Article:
Do you think that the pandemic, and the enforced restrictions on advertising over the last couple of years, has negatively affected the pathways for new directorial talent?
Obviously, the pandemic and all the restrictions created new barriers for young directors as it’s been harder for them to meet people who might champion them or give them opportunities. Agencies mostly worked with established directors during the height of the pandemic, and with less work being made there were less chances for young directors to get a break.
We are lucky to work in advertising, TV and film, and it’s really not that difficult to employ a social conscience into everything we do.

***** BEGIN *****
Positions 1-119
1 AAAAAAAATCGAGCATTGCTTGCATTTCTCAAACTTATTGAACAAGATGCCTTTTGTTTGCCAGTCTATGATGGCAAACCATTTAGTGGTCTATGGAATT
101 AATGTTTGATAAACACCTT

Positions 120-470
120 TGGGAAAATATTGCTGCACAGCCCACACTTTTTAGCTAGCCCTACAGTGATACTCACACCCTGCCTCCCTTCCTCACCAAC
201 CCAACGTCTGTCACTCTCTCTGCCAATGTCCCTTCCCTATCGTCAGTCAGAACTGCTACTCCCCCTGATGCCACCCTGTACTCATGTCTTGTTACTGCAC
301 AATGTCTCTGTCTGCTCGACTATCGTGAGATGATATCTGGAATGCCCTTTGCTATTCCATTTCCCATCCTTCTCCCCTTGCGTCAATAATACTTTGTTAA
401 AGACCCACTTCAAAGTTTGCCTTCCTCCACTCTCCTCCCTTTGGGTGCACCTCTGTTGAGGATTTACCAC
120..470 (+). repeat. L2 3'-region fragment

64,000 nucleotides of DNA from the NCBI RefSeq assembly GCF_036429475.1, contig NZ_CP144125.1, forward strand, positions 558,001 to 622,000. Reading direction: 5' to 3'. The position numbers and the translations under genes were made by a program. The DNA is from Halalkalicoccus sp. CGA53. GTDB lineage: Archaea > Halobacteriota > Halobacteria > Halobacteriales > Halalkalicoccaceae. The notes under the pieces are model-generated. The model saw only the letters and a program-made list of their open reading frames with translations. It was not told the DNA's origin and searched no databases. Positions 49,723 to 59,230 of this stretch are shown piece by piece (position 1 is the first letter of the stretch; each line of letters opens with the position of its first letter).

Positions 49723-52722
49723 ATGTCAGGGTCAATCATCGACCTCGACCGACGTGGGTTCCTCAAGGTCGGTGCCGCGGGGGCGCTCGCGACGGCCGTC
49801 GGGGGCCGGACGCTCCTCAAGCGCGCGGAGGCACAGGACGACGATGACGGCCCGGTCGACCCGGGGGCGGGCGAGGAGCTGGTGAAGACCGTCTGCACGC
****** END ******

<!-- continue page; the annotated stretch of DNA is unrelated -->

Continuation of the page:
However, I do think that adversity can inspire creativity, and a lot of young directors used that time to make some really original films and content. I saw this with the young directors I work with who made films at home during lockdown. Directors like Varun Chopra who made Smell of Raw Mangos from his bedroom at his parents’ home in New Delhi, and Sindha Agha who captured her lockdown experience with Impossible Time for Vox. And, look at Raine Allen-Miller at Somesuch who, although a more established young director, really showed us all what you can get up to at home with her sublime lockdown film Wank Wiggle.
So, now that we have learnt to work with all the restrictions, I hope that agencies and clients will have the confidence to work with new directors, who will bring a refreshing and new perspective to the industry.
The YDA category, Changing the World Frame by Frame, aims to highlight work which concentrates on social good; how important do you think advertising’s role is in global social education?